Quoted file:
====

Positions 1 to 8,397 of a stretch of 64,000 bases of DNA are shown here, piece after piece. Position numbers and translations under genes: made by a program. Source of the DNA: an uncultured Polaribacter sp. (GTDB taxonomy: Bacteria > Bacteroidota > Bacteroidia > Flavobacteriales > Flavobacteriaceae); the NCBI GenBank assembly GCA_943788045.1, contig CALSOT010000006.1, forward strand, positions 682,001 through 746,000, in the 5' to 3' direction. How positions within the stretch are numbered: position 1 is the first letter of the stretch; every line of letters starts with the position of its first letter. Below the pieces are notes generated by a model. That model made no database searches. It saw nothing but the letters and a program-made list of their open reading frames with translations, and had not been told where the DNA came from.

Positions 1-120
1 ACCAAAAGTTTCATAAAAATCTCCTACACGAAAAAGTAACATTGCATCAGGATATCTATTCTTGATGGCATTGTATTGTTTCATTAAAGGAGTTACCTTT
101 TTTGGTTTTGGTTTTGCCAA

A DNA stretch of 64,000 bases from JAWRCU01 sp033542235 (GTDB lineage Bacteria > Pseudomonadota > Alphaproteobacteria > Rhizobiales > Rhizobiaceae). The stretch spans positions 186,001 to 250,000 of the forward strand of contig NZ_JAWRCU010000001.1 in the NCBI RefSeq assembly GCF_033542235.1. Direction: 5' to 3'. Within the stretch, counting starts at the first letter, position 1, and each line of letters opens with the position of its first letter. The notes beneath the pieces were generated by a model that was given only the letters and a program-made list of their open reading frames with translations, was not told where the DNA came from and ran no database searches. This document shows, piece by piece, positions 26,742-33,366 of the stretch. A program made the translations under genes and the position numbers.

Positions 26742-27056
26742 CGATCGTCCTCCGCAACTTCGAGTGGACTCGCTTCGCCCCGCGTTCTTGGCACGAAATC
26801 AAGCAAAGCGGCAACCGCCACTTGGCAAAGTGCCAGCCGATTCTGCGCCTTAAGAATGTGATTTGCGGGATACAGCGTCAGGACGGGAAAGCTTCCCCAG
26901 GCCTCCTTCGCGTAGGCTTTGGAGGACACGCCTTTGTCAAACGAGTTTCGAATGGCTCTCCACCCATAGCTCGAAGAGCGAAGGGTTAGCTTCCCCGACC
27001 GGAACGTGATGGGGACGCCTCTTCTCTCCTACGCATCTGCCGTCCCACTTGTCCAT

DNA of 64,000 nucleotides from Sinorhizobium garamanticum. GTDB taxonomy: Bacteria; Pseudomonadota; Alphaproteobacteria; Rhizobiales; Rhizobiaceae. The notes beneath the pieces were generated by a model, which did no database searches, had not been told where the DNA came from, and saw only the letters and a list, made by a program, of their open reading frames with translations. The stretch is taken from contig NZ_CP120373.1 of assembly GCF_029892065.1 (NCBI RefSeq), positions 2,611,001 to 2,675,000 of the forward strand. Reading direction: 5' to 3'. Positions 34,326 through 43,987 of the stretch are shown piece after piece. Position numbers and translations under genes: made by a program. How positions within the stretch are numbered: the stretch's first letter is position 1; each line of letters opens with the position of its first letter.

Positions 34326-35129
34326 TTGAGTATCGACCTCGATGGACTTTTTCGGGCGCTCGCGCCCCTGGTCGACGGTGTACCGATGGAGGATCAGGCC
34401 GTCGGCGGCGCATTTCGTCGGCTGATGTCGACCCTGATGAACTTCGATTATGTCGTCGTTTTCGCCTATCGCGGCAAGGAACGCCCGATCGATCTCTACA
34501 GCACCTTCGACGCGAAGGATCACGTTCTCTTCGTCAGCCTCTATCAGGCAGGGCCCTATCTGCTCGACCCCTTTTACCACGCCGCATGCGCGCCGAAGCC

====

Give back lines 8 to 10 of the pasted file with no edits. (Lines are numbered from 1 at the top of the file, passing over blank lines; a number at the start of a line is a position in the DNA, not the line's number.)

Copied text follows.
26801 AAGCAAAGCGGCAACCGCCACTTGGCAAAGTGCCAGCCGATTCTGCGCCTTAAGAATGTGATTTGCGGGATACAGCGTCAGGACGGGAAAGCTTCCCCAG
26901 GCCTCCTTCGCGTAGGCTTTGGAGGACACGCCTTTGTCAAACGAGTTTCGAATGGCTCTCCACCCATAGCTCGAAGAGCGAAGGGTTAGCTTCCCCGACC
27001 GGAACGTGATGGGGACGCCTCTTCTCTCCTACGCATCTGCCGTCCCACTTGTCCAT